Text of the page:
She’s a young Sheltie, likely less than two years old. She charmed everyone at the vet clinic and didn’t fuss at all about the exam, the blood tests, or even the inevitable medications needed to combat various minor maladies. She was a bit less sanguine about PetSmart, where I quickly realized she doesn’t like noise, probably hasn’t been socialized to men, and apparently didn’t want the bed I chose—although that might be revenge since I won’t allow her on my own bed, which is the domain of Buddy the Cat. Her coat is too thin in places and she’s in serious need of a groomer far more professional than I could ever be, but overall she’s in reasonably good health.

So far I’ve figured out that she knows sit, shake hands, speak, and has a passing familiarity with down, although that tends to have her springing straight up a few seconds later.  She can manage stay for almost a minute. Plus, she can sneeze on command.  (Really.)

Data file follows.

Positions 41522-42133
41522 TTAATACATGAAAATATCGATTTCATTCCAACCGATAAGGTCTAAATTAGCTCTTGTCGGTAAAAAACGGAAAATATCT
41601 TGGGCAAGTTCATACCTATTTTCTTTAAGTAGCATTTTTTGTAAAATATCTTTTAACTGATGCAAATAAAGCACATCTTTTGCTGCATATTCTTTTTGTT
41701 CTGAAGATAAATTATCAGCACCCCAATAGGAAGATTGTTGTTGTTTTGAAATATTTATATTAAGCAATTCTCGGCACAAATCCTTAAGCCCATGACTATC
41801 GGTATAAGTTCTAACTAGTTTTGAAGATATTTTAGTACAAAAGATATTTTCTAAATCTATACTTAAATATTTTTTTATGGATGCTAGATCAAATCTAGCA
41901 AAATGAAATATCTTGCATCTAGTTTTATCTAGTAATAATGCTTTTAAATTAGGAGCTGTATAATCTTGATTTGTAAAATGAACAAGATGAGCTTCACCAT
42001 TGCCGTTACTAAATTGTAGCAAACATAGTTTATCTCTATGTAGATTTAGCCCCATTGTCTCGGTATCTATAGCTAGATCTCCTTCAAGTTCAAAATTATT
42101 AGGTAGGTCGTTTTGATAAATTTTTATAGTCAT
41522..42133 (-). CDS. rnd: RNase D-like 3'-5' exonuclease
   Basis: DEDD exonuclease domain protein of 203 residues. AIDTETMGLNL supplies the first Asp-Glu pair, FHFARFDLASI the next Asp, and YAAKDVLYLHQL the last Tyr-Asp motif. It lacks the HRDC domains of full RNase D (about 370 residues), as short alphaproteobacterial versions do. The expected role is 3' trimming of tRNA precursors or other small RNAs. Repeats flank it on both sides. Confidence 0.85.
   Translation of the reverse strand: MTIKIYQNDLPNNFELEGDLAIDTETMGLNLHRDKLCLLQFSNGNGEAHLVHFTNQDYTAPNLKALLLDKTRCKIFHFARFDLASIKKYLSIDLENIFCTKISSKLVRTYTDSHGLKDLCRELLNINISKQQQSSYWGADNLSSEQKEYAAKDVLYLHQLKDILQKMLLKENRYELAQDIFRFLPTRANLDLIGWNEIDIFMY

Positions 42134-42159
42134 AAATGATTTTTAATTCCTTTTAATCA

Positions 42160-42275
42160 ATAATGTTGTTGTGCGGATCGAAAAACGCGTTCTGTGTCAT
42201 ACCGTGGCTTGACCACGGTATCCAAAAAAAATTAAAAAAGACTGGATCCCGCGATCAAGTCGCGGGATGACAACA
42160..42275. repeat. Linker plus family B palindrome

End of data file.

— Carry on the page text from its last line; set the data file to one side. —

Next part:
She’s vocal (and then some!) when she sees another dog, which makes neighborhood walks a noisy adventure. She’s also clueless about walking on a leash,  but in our two days together she’s already realized that heel is not an invitation to gallop! This gives me hope she’ll make quick progress in obedience class, which is a “must have” for us before we can even think about the Canine Good Citizen test.

Never having had a Sheltie before, and being the total research geek that I am, I’ve ordered the breed guide and training book Shetland Sheepdog by award-winning author Sheila Webster Boneham and have turned to Sheltie owners, dog experts, and fellow dog writers for advice. I already owe special thanks to Susan Conant and Susan J. Kroupa (both award-winner authors and dog lovers) for their wonderful support and guidance.